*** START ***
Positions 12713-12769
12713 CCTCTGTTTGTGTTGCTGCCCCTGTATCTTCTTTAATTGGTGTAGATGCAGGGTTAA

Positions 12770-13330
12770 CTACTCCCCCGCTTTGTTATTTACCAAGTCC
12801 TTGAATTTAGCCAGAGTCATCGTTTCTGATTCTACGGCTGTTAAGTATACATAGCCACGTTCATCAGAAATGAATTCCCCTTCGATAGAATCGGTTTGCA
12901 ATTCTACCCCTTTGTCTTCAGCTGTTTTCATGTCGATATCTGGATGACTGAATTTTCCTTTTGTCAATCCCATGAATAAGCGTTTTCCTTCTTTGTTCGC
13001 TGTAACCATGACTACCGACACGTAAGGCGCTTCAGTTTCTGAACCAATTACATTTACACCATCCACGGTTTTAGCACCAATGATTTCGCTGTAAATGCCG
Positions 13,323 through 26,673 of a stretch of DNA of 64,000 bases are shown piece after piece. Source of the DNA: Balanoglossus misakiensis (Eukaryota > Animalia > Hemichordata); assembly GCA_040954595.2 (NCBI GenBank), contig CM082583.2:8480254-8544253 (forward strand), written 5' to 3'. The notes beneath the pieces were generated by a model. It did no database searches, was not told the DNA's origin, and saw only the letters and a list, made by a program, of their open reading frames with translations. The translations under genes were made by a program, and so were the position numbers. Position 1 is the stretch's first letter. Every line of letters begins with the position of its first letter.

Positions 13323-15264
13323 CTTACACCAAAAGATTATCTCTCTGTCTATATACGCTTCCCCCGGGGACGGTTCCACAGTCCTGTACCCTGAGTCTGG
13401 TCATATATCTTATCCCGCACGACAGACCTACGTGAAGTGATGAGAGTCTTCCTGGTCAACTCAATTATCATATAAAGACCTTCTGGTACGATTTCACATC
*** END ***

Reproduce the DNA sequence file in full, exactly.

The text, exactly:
Positions 12713-12769
12713 CCTCTGTTTGTGTTGCTGCCCCTGTATCTTCTTTAATTGGTGTAGATGCAGGGTTAA

Positions 12770-13330
12770 CTACTCCCCCGCTTTGTTATTTACCAAGTCC
12801 TTGAATTTAGCCAGAGTCATCGTTTCTGATTCTACGGCTGTTAAGTATACATAGCCACGTTCATCAGAAATGAATTCCCCTTCGATAGAATCGGTTTGCA
12901 ATTCTACCCCTTTGTCTTCAGCTGTTTTCATGTCGATATCTGGATGACTGAATTTTCCTTTTGTCAATCCCATGAATAAGCGTTTTCCTTCTTTGTTCGC
13001 TGTAACCATGACTACCGACACGTAAGGCGCTTCAGTTTCTGAACCAATTACATTTACACCATCCACGGTTTTAGCACCAATGATTTCGCTGTAAATGCCG
Positions 13,323 through 26,673 of a stretch of DNA of 64,000 bases are shown piece after piece. Source of the DNA: Balanoglossus misakiensis (Eukaryota > Animalia > Hemichordata); assembly GCA_040954595.2 (NCBI GenBank), contig CM082583.2:8480254-8544253 (forward strand), written 5' to 3'. The notes beneath the pieces were generated by a model. It did no database searches, was not told the DNA's origin, and saw only the letters and a list, made by a program, of their open reading frames with translations. The translations under genes were made by a program, and so were the position numbers. Position 1 is the stretch's first letter. Every line of letters begins with the position of its first letter.

Positions 13323-15264
13323 CTTACACCAAAAGATTATCTCTCTGTCTATATACGCTTCCCCCGGGGACGGTTCCACAGTCCTGTACCCTGAGTCTGG
13401 TCATATATCTTATCCCGCACGACAGACCTACGTGAAGTGATGAGAGTCTTCCTGGTCAACTCAATTATCATATAAAGACCTTCTGGTACGATTTCACATC